If Meadows was mostly missing from local coverage during the shutdown, he was all over it in the days after a deal was struck. In addition to the story in the Times-News, he sat for an interview with WLOS News 13 in Asheville and spoke at a local Republican Party event that was covered by The News Herald of Morganton. In every instance, he was on message: he never wanted the shutdown, but he voted against the agreement to end it because it didn’t provide a permanent fix and it preserved “a special subsidy” on Obamacare for members of Congress and their staffs.
By reporting on Meadows’ vote and his rationale for it, these stories had value, and the Times-News story recounted Meadows’ role with the letter. But none of the pieces featured critical sources, or any sources other than Meadows, and none made a serious effort to scrutinize his account. And while the conservative National Review has written that objections about a “special handout” for Congress are “based on a misunderstanding,” none of the local coverage I’ve reviewed has challenged Meadows’ explanation for his vote against the deal. These are more missed opportunities.
If most of the local post-deal coverage was a little too solicitous of what Meadows had to say, that wasn’t a problem for Boyle of the Citizen-Times—because the congressman didn’t respond to his interview request. (“I suspect my last column about his involvement in the shutdown might have chilled our relationship a bit,” Boyle wrote in his latest column over the weekend.)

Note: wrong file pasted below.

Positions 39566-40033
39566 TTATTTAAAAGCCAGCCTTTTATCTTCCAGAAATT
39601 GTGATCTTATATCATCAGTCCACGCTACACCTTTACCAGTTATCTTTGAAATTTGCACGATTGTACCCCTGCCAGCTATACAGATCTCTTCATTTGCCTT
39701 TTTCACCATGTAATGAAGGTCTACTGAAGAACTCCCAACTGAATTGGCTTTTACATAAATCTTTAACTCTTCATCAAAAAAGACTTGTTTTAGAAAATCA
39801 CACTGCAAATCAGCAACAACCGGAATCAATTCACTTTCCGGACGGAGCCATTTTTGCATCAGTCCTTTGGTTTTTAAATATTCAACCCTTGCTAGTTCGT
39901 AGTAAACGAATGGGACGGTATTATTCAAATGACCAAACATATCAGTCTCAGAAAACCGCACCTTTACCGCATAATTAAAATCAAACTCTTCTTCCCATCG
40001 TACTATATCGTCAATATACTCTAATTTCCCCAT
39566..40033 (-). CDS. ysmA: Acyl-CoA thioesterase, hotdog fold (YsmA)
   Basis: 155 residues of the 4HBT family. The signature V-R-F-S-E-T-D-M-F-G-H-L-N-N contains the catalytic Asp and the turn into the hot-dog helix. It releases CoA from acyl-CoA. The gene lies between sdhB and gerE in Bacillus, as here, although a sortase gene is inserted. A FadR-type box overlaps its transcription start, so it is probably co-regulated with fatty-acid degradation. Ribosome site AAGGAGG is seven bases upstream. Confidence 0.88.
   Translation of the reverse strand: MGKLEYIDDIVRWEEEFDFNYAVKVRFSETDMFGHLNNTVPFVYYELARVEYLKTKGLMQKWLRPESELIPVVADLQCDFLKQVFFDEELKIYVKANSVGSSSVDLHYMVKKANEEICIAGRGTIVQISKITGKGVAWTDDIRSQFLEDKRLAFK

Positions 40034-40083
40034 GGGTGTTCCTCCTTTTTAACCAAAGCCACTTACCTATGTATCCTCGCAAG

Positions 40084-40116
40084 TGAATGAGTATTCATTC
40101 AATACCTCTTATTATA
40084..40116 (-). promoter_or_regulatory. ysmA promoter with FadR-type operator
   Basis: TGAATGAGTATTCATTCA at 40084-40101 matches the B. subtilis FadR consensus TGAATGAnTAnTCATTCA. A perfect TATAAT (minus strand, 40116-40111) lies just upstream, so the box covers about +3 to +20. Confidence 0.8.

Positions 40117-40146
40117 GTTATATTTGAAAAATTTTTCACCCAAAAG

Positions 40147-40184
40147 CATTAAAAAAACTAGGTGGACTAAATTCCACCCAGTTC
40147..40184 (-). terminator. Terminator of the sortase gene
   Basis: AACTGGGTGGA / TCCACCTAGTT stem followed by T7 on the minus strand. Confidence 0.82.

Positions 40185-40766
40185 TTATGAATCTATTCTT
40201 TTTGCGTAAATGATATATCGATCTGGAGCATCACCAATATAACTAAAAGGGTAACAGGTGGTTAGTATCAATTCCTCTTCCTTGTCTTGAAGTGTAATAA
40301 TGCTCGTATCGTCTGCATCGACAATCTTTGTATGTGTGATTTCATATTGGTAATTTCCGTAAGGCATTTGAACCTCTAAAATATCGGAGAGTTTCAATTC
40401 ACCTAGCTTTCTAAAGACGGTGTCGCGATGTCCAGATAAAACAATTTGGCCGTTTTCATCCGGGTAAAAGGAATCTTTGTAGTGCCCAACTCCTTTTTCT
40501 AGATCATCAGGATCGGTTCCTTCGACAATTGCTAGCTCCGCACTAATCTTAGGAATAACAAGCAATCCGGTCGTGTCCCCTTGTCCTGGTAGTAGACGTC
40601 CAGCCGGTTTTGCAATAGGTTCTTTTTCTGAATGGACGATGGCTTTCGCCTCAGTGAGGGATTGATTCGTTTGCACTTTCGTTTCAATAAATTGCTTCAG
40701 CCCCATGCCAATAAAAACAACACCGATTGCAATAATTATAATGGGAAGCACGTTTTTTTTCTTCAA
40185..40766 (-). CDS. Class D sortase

Boyle is a general assignment reporter who primarily does enterprise work and writes a weekly column—a hybrid role he enjoys, which was created by newsroom cuts. When we spoke, he said he wondered if his paper could have picked up on the momentum behind Meadows’ letter earlier. The absence at the moment of a Gannett DC reporter with responsibility for the region may have shaped the coverage.
Boyle’s latest column might not help him win back any friends in the congressman’s office. Headlined “Meadows wanted it both ways,” it calls on the politician to “own his involvement in this debacle.” And while Boyle writes that Meadows was elected by a “tea party constituency,” he concludes with the hope that ” he remembers the middle is out there, too.”
Maybe that will happen; more likely it won’t. Certainly there are many voters in Meadows’ district who want the sort of representation he’s providing. But those voters—and everybody else—deserve local coverage that asks hard questions, seeks out critical sources, and makes clear both what their congressman is doing and why he’s doing it.
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